The main feedback Steve gave me after reading my book was that he'd like more description to help him immerse himself in the world of the story. He said I'm the one who has all the images in my head, so I need to convey them to the reader. I already knew that writing description was not my strength, but this made me realize that I'm just not a very visual thinker. A lot of the images in my head, whether of my own story or others that I read, are actually pretty vague, just general ideas of people and things and where they are in relation to each other, and long passages of detailed description are just words to me. I think in words. I'm one of those people who has a constant inner monologue running and doesn't understand how anyone else could not. So I need to make a concentrated effort to think harder about the visuals and convey more of them in my writing, but if that came easily to me I would have already done it, so I've procrastinated a lot. I have a tentative release date of December 15. I can change it, but I like that date for nostalgic reasons, and I gave myself a deadline because I've procrastinated too much on publication already. And I really desperately need money. Granted, in college I often did my best work under pressure after I procrastinated, so let's hope that happens again.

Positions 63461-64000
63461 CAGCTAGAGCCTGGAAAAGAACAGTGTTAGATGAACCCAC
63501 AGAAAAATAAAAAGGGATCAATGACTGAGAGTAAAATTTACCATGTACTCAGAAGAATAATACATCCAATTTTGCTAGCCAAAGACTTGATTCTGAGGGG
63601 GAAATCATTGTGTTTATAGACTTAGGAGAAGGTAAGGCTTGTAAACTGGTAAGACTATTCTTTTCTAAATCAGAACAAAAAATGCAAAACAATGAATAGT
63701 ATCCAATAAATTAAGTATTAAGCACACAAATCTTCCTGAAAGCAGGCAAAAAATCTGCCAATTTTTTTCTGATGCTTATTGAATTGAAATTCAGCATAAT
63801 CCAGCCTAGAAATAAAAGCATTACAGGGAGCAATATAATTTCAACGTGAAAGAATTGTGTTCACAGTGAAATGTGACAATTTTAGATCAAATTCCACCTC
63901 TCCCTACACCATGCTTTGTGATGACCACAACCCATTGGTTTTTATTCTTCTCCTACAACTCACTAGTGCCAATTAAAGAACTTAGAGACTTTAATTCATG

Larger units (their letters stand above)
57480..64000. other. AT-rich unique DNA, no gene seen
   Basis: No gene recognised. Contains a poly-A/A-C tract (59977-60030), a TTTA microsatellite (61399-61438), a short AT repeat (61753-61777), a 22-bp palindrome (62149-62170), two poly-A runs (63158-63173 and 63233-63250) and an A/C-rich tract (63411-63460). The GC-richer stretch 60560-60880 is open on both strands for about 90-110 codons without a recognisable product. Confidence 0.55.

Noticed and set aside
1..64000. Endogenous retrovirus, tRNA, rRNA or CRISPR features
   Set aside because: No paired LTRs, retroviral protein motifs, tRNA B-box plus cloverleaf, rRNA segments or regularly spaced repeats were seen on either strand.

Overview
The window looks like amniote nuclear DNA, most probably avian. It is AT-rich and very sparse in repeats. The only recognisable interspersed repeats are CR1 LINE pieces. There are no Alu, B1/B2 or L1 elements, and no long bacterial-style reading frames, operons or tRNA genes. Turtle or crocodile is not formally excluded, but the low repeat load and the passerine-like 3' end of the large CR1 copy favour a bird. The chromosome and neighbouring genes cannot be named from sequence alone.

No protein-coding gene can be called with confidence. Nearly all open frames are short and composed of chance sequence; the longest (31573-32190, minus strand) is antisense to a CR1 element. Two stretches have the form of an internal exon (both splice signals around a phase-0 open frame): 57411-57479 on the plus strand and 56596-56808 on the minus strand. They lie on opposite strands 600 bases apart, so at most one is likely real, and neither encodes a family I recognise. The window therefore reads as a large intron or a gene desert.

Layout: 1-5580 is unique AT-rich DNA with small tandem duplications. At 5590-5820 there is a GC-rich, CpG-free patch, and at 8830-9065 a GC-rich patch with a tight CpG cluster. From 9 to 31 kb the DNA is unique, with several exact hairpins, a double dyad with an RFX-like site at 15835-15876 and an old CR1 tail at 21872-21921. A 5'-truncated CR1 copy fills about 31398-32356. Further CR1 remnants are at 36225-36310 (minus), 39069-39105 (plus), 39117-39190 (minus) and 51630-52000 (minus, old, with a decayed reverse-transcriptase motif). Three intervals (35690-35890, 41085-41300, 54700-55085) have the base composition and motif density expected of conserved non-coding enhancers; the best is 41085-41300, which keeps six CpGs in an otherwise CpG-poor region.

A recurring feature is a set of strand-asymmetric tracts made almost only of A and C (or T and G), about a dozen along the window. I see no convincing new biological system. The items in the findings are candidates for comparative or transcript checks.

I have some fruits to show from the labors of Jake Bode Fleming, the artist designing the cover for my novel that I hope to self-publish next month. After the first five artists I had in mind couldn't do it or wouldn't talk to me, a friend recommended him because he's done work for her Star Wars podcast, and he gave me a discount for being friends with her, so that was great. I've had this cover in my head for a very long time and I can't believe it's becoming real. The story revolved around a magic crystal, so the cover is going to depict the crystal with the major players' faces reflected in it. Jake started off with these very rough sketches and asked me to choose which I prefer and give any additional feedback to refine the design.